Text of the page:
Retinol (vitamin A) is renowned for its efficacy in diminishing fine lines, wrinkles and uneven skin texture – and the best time to use it, experts agree, is at night. “Night-time usage helps ensure retinol’s stability, keeping it from competing with environmental factors (sunlight and air) or interacting with cosmetics on the skin,” says Dr Diana Howard, vice president of research and development and global education at Dermalogica. “Additionally, the rate at which retinol aids cellular regeneration nearly doubles at night.” The retinol in Dermalogica’s new Overnight Retinol Repair (£73 for 30ml) is micro-encapsulated with essential fatty acids and phospholipids that nourish the skin and keep the active ingredient stable. It also includes a separate buffer cream to prevent irritation and redness. “This is the first-ever retinol treatment to offer a customisation option, allowing users to enjoy the benefits of a retinoid, while experiencing maximum comfort and efficacy,” explains Howard.

So it’s no surprise that night creams are big business and increasingly sophisticated. REN’s Wake Wonderful Night-Time Facial (£32 for 40ml, exclusive to SpaceNK), launched earlier this year, contains a potent blend of ingredients to simultaneously exfoliate and brighten dull, fatigued-looking skin and deal with issues with pigmentation and dehydration. The key ingredients are lactic acid and glycolic acid to exfoliate, brighten, refine and stimulate cell renewal, as well as glycogen and magnesium to increase energy levels in the skin and support night-time processes such as collagen repair and production. The cream is suitable for any age group, and REN recommends using it two to three times a week for optimum results.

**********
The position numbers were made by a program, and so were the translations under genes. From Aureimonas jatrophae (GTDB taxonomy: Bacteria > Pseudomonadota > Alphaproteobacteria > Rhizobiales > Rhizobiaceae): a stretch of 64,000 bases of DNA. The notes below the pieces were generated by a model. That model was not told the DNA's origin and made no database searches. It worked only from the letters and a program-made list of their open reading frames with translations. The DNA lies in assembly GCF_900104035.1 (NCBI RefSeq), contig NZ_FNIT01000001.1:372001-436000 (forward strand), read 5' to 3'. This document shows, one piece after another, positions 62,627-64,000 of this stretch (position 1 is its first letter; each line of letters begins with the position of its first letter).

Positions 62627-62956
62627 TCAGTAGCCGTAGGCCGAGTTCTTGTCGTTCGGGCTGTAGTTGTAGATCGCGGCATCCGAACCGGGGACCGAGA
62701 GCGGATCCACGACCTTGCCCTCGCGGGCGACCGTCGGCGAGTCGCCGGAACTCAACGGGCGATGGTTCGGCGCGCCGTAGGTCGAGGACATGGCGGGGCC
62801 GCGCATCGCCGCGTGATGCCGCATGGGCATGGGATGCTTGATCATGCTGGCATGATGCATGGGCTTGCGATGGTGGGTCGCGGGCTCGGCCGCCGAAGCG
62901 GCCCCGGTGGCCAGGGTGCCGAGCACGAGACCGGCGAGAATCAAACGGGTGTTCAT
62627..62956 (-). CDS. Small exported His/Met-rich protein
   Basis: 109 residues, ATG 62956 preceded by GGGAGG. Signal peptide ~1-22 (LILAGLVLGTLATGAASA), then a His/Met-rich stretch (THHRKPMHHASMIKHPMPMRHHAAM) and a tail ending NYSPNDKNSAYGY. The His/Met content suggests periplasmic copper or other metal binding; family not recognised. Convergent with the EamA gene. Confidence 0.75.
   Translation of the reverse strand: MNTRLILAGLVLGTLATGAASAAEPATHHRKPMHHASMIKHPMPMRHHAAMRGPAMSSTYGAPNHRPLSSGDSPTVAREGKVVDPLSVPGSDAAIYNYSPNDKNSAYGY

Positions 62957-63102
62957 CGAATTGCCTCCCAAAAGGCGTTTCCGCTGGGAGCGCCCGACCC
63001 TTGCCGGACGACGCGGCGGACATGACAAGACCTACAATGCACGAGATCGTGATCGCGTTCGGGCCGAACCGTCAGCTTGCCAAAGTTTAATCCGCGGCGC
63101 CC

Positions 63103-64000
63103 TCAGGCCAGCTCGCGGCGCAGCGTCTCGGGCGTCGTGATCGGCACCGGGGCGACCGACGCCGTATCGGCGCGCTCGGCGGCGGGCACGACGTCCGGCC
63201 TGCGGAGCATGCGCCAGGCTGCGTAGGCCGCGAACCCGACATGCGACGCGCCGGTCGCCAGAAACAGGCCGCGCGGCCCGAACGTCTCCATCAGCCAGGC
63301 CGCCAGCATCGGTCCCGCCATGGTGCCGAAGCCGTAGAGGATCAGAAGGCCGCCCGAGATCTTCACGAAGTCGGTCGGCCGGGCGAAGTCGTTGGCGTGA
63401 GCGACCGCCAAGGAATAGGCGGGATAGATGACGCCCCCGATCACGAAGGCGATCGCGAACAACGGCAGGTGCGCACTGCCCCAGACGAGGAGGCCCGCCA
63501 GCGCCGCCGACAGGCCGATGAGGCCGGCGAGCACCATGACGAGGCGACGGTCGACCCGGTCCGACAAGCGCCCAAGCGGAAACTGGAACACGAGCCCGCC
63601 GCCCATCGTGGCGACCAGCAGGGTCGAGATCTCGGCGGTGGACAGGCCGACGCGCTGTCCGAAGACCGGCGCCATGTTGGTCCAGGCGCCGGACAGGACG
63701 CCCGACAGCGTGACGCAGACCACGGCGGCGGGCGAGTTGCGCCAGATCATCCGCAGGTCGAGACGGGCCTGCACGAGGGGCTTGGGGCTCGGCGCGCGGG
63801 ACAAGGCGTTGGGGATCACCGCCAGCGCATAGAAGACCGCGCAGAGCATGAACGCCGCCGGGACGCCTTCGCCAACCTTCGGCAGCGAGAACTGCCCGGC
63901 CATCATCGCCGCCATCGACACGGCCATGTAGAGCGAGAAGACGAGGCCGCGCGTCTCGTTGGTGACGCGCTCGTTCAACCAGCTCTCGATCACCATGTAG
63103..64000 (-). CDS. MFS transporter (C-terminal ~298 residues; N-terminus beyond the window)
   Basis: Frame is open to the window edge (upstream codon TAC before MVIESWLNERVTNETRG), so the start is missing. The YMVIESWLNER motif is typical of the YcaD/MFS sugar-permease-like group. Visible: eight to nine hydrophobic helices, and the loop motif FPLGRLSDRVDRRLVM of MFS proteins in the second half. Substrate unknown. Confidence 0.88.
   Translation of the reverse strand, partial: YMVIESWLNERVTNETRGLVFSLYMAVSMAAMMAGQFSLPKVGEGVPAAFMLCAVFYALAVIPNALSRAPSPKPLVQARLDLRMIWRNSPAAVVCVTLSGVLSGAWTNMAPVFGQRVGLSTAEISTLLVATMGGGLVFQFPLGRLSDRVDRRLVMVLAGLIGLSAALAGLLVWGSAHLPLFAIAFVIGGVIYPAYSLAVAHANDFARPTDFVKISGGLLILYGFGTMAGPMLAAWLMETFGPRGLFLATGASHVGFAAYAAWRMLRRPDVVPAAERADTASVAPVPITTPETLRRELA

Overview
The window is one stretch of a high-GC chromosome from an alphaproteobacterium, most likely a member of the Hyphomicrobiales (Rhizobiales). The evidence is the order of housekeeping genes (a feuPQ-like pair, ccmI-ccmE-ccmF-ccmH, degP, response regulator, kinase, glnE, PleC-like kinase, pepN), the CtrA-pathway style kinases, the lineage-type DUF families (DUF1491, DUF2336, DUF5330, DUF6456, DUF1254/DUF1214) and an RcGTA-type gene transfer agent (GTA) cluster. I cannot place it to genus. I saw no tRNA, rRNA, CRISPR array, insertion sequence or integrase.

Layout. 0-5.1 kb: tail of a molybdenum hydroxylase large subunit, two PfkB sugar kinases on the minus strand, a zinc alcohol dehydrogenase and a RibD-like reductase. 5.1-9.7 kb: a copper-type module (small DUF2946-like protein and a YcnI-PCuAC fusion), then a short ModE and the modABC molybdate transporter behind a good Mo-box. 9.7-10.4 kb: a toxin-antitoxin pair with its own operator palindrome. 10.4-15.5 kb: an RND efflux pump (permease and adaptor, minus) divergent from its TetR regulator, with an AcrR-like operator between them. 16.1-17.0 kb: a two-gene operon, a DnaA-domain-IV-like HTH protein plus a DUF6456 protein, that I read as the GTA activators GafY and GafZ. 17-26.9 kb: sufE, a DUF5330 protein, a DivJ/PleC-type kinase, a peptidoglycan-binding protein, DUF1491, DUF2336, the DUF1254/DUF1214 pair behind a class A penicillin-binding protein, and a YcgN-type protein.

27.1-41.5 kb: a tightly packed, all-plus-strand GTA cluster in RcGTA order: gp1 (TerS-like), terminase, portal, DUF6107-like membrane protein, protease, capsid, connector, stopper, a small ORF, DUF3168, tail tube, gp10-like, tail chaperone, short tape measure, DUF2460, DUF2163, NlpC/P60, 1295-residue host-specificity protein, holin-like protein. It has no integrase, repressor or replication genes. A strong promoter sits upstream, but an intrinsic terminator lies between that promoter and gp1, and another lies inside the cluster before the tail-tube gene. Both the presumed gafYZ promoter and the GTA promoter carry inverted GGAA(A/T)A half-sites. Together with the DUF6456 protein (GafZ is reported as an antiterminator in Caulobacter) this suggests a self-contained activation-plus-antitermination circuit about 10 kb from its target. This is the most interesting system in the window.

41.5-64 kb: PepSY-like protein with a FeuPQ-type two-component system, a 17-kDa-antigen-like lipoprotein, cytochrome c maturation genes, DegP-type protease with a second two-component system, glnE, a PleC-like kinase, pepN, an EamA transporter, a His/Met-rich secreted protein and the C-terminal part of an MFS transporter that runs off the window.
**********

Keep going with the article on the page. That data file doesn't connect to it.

Estée Lauder’s latest innovation is also along the lines of a multitasking facial in a jar. The key ingredients of Estée Lauder’s NightWear Plus Anti-Oxidant Night Detox Crème (£46 for 50ml) are glucosamine to gently exfoliate and coffee seed oil and mandarin orange peel extract to improve the skin’s natural antioxidant abilities. “Gentle exfoliating at night to remove dead cells helps the skin renew itself and achieve radiance without damage,” says Dr Nadine Pernodet, vice president of skin biology and bioactives at Estée Lauder, who advises against exfoliating in the morning, which would remove the natural lipid barrier that protects against the environment. “The detoxifying ingredient glucosamine helps the skin’s natural desquamation [exfoliation] process, ensuring it maintains an even tone. With skin in prime condition, product penetration is improved to allow for optimal overnight recovery and a more luminous appearance in the morning.”

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Clarins’ reformulated Super Restorative Night Cream (£73 for 50ml) contains a recently discovered plant derivative from Madagascar called organic harungana extract. According to Clarins, this has been shown to be more effective than retinol and is combined with other active ingredients such as organic montpellier rock rose to help with the loss of skin cell density caused by ageing.